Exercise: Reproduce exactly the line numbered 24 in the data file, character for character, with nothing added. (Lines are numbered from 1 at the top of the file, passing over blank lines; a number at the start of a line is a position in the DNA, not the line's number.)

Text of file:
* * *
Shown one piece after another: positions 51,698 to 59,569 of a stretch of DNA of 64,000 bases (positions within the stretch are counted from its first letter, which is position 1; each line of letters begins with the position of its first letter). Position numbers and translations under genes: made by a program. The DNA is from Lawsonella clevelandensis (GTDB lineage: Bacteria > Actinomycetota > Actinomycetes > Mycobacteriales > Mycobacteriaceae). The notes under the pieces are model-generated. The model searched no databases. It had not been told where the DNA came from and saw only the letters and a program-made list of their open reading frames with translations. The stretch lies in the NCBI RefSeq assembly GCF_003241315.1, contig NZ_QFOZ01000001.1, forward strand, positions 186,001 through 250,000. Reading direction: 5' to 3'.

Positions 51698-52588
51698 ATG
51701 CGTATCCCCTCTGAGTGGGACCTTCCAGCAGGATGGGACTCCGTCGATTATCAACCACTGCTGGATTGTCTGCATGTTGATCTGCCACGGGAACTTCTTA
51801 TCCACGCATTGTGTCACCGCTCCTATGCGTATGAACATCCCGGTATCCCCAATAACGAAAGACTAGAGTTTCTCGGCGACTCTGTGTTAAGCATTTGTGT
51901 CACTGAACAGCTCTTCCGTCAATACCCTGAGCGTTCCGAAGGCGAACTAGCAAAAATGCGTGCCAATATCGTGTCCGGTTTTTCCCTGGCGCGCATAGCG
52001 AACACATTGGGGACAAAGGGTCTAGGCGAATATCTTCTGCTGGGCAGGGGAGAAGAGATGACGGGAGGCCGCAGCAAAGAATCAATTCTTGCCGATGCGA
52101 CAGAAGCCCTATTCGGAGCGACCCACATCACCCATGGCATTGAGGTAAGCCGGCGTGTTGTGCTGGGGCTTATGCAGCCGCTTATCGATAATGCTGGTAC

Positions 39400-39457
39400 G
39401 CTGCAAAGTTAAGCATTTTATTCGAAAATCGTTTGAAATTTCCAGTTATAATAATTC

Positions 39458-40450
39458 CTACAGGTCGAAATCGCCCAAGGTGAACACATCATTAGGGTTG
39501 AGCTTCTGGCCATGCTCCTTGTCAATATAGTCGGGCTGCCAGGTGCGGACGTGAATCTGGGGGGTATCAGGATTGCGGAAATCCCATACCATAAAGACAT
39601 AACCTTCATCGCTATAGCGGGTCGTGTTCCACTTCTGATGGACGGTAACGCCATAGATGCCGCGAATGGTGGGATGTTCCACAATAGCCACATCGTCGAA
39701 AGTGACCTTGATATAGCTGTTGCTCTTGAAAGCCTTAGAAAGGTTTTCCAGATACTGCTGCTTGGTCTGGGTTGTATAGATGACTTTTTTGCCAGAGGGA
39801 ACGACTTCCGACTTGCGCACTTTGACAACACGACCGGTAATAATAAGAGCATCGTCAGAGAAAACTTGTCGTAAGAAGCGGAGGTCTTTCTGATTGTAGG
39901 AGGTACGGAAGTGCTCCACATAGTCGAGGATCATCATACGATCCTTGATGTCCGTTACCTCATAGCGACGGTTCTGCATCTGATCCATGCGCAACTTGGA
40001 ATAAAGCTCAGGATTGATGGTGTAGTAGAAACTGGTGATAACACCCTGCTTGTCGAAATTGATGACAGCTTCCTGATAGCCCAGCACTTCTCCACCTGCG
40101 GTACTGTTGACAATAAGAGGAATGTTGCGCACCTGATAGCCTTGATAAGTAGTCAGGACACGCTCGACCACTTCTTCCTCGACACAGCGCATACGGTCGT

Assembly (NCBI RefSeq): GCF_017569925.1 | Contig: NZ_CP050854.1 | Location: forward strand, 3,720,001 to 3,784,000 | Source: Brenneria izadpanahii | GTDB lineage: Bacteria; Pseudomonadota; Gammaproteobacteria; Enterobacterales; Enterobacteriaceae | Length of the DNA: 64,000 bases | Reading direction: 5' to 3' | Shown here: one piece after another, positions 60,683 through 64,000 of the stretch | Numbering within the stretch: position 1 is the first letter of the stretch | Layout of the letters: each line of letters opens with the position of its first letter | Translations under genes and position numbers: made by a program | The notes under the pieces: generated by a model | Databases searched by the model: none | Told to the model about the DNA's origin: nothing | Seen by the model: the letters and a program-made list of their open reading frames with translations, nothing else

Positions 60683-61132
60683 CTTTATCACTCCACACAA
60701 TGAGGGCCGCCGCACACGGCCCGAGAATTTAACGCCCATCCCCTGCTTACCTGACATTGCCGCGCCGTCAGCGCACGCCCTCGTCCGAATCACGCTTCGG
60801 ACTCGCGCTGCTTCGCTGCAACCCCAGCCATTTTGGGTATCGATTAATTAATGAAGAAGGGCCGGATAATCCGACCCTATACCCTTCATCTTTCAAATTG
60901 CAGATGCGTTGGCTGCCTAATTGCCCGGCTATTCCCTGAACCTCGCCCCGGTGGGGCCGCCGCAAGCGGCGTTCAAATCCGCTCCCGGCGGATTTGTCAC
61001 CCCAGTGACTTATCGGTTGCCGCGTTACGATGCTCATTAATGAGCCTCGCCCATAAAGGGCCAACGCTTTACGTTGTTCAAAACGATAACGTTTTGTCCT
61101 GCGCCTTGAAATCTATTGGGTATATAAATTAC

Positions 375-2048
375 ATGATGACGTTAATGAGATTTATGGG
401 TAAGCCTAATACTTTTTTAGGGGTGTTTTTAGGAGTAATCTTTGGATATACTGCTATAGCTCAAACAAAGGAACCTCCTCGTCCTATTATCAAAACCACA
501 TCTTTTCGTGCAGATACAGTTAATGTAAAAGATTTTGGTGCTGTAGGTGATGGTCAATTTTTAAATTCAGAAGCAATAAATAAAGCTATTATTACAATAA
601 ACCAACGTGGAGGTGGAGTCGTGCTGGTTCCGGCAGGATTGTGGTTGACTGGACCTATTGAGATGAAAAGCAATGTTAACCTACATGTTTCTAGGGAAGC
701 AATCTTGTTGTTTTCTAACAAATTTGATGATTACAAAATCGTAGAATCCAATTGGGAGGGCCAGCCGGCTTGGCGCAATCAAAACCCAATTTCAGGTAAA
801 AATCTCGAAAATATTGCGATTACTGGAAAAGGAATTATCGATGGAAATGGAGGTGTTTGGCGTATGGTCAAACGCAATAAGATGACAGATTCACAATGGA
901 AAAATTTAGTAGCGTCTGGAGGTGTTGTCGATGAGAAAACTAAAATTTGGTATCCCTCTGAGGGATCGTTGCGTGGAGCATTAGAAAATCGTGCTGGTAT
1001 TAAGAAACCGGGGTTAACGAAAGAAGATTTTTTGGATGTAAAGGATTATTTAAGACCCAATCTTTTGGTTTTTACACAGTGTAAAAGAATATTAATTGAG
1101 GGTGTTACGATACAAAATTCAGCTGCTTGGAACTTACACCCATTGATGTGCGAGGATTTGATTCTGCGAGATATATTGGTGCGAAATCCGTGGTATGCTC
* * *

60701 TGAGGGCCGCCGCACACGGCCCGAGAATTTAACGCCCATCCCCTGCTTACCTGACATTGCCGCGCCGTCAGCGCACGCCCTCGTCCGAATCACGCTTCGG